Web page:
Researchers from the University’s Thermal Ergonomics Laboratory simulated heatwave conditions to examine the effect of using water in different ways—on a person’s core temperature, cardiovascular strain, risk of dehydration and comfort levels.
The results, published today in Journal of the American Medical Association (JAMA), show that compared to just drinking water, applying normal tap water to the chest, arms, back, legs and face with a sponge in simulated heatwave conditions, lowered cardiovascular strain, halved the rate of dehydration and improved thermal comfort. Immersing the feet in water above the ankles was also better than just drinking water, but not as effective as self-dousing. The findings were similar in both a hot/humid, and very hot/dry conditions.
Senior author Associate Professor Ollie Jay of the Faculty of Health Sciences and Charles Perkins Centre said with numerous all-time temperature records being set across the world in 2019, developing evidence-based health advice to help protect people against heat-related illness in a range of different settings has never been more important.
“The electricity needed to sustain mass cooling with air conditioning during heatwaves is proving increasingly unsustainable, and the threat of power blackouts is becoming more common in densely populated cities across the world.”
“In times of very high electricity demand during a heatwave, power grids sometimes can’t manage, leaving many people without any electricity at all. Water pressure is usually preserved though so people still have tap water. We wanted to systematically assess how this water can be best used to lessen the physiological strain, such as increases in heart rate and progressive dehydration, that develops during extreme heat exposure.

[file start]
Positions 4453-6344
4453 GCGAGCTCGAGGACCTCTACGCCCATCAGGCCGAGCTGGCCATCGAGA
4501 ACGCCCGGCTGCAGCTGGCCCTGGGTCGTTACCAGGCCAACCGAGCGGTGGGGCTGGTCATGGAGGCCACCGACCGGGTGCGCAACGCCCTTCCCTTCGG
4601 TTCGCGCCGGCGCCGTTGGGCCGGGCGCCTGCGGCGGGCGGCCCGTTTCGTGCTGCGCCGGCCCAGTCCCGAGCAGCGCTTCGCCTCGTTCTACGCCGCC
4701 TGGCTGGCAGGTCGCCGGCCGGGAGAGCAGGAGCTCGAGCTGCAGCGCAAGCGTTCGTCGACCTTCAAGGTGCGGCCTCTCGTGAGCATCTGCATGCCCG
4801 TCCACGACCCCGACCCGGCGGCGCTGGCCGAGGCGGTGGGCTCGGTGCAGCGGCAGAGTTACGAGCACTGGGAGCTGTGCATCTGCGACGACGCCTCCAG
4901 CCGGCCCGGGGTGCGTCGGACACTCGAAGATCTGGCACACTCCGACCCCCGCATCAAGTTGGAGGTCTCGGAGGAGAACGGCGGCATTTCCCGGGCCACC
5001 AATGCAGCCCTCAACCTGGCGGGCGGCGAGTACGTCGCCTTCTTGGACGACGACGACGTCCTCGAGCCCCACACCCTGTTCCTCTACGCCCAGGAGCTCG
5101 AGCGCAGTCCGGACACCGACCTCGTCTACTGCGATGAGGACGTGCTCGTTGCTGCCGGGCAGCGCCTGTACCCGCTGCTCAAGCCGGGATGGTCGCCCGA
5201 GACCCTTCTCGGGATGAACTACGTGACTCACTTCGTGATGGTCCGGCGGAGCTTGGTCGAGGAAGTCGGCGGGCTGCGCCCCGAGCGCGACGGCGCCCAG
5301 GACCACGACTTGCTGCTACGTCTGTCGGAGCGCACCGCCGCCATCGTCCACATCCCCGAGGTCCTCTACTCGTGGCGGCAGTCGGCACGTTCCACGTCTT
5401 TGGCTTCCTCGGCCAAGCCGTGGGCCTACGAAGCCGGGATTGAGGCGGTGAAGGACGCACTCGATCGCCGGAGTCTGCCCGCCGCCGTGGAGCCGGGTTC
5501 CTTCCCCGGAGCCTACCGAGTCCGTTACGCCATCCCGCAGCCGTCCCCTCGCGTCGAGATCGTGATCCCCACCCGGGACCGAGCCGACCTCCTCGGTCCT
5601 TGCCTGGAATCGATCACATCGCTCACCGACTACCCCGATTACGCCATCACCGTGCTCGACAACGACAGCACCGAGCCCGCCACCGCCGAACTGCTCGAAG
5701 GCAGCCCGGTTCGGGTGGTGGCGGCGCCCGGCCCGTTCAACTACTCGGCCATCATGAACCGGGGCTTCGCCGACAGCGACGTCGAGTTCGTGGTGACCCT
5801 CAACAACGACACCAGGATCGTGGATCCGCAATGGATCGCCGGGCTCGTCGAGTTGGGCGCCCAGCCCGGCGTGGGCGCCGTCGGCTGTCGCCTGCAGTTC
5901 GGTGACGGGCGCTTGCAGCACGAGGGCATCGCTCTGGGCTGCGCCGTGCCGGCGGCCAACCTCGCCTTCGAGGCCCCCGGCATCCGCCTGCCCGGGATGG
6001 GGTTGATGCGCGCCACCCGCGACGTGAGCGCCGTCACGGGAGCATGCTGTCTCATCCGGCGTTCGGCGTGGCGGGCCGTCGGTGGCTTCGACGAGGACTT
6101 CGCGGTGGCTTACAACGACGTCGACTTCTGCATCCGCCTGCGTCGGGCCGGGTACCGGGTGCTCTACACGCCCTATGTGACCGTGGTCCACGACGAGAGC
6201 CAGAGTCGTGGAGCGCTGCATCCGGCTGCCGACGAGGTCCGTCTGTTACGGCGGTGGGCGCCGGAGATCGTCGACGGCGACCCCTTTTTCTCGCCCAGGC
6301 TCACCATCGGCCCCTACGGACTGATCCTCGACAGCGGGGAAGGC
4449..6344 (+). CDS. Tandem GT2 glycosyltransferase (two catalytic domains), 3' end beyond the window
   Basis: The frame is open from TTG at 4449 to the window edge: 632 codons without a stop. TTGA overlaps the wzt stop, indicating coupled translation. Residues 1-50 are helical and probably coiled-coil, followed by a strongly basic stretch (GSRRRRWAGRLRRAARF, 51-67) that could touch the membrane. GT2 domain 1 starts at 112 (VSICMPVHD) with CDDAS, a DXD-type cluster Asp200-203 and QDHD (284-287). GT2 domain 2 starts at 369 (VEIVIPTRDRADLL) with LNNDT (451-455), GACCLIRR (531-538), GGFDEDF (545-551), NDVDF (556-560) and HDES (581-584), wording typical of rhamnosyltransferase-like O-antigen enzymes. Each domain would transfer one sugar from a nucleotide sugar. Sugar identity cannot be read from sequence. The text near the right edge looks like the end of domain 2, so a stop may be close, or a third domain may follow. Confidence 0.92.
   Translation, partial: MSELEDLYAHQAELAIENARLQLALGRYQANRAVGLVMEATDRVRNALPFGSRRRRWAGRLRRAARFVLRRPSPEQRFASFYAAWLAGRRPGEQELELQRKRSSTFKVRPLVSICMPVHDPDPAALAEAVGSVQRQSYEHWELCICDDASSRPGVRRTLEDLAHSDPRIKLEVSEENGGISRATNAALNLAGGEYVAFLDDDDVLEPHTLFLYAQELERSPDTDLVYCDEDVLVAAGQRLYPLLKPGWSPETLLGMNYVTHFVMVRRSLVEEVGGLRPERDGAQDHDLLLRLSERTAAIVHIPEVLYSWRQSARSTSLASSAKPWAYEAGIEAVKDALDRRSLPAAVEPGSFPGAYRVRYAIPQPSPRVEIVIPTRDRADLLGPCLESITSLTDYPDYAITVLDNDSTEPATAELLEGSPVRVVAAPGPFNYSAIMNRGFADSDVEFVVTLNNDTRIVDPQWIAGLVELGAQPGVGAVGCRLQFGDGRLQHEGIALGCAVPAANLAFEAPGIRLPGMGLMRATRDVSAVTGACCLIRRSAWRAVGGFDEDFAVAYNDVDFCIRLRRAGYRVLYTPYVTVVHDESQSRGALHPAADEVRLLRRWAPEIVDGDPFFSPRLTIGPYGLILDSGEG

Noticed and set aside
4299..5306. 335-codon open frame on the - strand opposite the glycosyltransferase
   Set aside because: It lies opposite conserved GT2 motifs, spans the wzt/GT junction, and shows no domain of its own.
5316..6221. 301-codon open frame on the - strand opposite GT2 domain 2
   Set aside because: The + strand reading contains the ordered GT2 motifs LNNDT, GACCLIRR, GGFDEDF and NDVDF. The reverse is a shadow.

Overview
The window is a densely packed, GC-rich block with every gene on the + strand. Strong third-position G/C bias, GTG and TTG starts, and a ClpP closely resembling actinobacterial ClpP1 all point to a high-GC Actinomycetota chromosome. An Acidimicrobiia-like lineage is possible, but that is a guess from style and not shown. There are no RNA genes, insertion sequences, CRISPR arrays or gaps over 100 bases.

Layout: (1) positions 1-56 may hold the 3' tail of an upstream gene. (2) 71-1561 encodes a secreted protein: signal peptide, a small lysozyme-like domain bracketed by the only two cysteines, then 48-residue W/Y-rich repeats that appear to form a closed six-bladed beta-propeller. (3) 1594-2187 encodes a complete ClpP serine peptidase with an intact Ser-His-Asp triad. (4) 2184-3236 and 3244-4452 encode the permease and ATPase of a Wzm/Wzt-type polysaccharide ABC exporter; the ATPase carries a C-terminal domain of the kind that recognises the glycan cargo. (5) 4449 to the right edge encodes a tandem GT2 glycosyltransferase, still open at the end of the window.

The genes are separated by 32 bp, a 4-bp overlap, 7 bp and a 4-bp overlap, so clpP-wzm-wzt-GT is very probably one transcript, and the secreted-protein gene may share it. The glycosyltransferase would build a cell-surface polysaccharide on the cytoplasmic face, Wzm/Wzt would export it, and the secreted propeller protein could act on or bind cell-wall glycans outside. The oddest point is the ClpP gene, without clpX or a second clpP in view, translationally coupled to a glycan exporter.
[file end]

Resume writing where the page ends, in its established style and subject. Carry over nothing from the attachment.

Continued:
“Usually people are just told to drink water, but our findings show that the extra evaporative heat loss you can get from also applying water across the body with a sponge can make a difference. Immersing the feet in water can also help, but it’s not as effective as self-dousing.”
Led by former University of Sydney Ph.D. student Nathan Morris, in a total of 90 trials, a mix of male and female volunteers were monitored for thermal strain (rectal temperature), cardiovascular strain (heart rate and blood pressure), risk for dehydration (whole body sweat rate), and thermal comfort (assessed using 120-mm visual analogue scale) over a 2-hour exposure to simulated peak conditions of two types of heat waves. One that was very hot and dry replicating the peak conditions of the California heatwave in July 2018, and one that was cooler but more humid and with a higher heat index representing the peak conditions during the Chicago heatwave in July 1995, and Shanghai heatwave in July 2017.
Associate Professor Jay said that the findings of the current study may also have a potential application to cities in developing countries that have limited drinking water. According to the World Health Organisation unclean drinking water is responsible for more deaths than even war, yet the number one public health recommendation in a heatwave is to drink water. However, if water is sufficiently clean to apply to the skin, the subsequent evaporation might reduce the need for sweating to the extent that people may be able to stay hydrated without drinking as much water.
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